To gain insight into respondents experiences and awareness of optimal search strategies (OSSs), respondents were questioned whether they had used, or considered using, an OSS. Whilst two respondents stated that they did not know OSSs existed, or that they had ‘no idea’ what they were, others stated that they had not known about them at the time of searching. Despite the provision of a definition of OSSs, one respondent proclaimed to be ‘unclear about this term’, whilst reporting elsewhere they had used all three levels of the Cochrane Collaboration's OSS.
There were enthusiastic supporters of OSSs, with some respondents stating ‘my experiences had been that the filters are effective for identifying relevant literature’, and that OSSs were ‘very good’ and ‘bloody marvellous’. A high level of awareness regarding search strategy development was demonstrated by one respondent, who acknowledged the need for search strategies to be modified to accommodate the idiosyncrasies of a particular database and interface as important. In particular, one respondent reported that existing OSSs need to be ‘modified by our information specialist so as to not crash our system’.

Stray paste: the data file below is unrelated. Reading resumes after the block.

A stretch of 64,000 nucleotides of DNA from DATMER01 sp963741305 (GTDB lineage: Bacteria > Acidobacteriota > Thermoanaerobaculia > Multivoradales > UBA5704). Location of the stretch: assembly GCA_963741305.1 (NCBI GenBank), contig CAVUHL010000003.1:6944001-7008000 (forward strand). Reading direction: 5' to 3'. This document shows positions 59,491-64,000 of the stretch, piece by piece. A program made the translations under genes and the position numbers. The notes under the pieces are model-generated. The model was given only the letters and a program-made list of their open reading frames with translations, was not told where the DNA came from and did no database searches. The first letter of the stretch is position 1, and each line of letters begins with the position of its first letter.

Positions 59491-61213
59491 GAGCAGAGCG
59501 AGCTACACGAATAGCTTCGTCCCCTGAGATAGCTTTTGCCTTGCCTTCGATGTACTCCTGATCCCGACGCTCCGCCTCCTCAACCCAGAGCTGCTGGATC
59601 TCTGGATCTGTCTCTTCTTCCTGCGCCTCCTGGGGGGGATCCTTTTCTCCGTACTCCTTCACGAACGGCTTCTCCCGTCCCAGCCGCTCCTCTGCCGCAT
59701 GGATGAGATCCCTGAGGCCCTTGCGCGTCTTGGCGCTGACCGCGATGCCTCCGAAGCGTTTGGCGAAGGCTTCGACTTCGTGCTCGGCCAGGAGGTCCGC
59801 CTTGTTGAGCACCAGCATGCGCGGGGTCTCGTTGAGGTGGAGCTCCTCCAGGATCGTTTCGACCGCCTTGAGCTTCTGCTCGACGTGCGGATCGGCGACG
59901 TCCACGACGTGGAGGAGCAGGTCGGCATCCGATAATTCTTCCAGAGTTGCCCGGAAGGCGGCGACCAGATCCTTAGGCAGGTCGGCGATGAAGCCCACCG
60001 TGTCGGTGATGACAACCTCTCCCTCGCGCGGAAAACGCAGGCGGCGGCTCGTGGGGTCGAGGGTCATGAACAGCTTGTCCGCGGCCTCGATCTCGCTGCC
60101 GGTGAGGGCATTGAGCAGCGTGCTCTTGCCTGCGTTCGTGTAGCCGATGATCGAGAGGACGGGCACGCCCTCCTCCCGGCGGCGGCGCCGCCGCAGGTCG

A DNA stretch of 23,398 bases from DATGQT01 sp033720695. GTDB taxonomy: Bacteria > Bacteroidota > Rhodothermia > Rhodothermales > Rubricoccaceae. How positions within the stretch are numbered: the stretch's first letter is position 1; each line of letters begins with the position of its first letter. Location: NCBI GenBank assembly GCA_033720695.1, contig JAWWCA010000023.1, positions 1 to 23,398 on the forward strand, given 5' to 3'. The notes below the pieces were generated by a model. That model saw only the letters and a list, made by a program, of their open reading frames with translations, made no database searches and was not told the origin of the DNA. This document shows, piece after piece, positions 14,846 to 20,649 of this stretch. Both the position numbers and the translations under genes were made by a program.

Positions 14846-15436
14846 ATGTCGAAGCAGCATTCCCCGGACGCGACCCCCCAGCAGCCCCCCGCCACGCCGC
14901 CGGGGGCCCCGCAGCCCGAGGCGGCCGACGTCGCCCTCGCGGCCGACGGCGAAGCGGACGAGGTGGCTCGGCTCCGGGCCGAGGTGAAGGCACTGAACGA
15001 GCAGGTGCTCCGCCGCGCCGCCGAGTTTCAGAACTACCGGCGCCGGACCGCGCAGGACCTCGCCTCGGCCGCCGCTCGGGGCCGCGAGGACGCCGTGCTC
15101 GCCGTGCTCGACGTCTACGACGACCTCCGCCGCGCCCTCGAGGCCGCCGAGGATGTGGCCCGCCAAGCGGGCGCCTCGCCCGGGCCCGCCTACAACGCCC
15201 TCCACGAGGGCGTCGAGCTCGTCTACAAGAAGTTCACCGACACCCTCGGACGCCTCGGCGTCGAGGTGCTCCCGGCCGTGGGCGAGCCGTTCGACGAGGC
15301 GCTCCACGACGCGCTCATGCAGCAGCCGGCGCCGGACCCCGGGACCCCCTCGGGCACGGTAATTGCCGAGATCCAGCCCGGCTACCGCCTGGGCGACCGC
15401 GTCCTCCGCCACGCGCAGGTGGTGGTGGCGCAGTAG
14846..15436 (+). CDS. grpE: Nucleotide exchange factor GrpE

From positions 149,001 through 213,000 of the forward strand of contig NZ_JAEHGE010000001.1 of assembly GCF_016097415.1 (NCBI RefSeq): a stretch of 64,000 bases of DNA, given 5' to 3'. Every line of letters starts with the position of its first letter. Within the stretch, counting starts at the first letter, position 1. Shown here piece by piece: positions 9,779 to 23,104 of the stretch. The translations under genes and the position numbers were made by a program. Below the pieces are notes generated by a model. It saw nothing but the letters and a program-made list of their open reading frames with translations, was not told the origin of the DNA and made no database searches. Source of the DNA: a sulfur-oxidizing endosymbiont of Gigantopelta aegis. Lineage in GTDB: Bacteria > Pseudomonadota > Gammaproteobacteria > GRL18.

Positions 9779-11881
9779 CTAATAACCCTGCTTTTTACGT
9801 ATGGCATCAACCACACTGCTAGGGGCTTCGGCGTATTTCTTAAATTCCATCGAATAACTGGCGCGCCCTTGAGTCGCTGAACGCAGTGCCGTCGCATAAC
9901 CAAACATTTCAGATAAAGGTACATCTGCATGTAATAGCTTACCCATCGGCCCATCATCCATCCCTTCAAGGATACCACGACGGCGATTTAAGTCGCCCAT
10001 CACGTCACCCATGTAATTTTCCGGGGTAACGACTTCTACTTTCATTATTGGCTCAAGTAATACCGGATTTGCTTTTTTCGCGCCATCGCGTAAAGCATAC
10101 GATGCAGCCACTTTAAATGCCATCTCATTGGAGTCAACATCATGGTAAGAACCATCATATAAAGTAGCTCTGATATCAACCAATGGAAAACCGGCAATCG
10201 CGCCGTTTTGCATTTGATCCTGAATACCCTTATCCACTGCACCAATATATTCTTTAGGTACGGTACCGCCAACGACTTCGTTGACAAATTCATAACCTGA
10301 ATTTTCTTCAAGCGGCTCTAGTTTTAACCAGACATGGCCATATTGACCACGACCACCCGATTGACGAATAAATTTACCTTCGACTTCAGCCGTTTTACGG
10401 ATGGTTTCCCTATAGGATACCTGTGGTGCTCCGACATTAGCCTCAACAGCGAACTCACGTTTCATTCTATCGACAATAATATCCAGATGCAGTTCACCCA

Whilst most respondents reported a willingness to use an OSS, 30% of respondents expressed reservations about using OSSs. Of these, two questioned being able to select papers without having sight of them, stating ‘[I] can’t think how you’d know what was relevant until you’d looked at it!’ This was a common concern, reflected in the following comment ‘I want to see all papers myself and make my own judgements’. These were issues echoed by those concerned with critical appraisal ‘reviewing often involves critiquing methodology, so I would do my own quality assessment’ and ‘[I] like to assess the appropriateness of the methods and the acceptability of the conclusions myself’.